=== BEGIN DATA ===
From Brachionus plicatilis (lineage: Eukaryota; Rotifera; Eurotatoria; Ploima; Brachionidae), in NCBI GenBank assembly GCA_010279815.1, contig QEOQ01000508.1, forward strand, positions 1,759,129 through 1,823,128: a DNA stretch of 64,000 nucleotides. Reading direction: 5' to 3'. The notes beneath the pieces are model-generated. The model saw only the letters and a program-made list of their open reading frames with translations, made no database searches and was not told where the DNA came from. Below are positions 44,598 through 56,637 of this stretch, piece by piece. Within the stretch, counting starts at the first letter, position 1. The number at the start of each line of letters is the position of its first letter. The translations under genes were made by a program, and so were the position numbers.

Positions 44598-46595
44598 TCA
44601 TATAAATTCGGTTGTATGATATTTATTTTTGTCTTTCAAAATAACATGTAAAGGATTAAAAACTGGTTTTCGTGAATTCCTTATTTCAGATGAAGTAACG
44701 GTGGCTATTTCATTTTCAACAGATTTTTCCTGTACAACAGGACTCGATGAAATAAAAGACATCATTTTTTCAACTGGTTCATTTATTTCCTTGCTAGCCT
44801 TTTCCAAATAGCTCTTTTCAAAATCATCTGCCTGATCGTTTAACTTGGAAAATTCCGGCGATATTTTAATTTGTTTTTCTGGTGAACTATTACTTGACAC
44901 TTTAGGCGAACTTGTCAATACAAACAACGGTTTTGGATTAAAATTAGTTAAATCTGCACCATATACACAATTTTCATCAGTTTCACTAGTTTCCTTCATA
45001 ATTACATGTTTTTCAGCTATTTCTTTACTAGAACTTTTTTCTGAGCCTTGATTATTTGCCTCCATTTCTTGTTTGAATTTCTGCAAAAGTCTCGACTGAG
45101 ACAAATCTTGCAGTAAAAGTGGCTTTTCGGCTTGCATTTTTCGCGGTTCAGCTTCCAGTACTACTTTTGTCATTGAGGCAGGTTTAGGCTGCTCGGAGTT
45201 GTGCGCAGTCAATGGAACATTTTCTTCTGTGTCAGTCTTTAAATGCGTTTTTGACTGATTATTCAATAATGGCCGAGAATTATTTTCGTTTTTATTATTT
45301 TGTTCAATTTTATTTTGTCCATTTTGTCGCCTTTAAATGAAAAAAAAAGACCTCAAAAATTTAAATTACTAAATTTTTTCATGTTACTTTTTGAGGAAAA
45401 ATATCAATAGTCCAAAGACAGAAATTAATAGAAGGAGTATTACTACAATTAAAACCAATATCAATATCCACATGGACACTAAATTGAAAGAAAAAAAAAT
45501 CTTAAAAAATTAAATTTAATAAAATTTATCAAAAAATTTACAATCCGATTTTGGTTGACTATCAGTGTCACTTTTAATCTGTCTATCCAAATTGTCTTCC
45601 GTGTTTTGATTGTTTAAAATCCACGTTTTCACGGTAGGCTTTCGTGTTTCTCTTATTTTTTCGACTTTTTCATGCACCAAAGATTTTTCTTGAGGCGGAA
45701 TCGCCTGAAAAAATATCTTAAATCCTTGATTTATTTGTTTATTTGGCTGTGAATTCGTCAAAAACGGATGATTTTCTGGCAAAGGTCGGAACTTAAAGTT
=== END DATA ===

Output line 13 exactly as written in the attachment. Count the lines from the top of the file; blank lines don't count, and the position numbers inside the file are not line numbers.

45501 CTTAAAAAATTAAATTTAATAAAATTTATCAAAAAATTTACAATCCGATTTTGGTTGACTATCAGTGTCACTTTTAATCTGTCTATCCAAATTGTCTTCC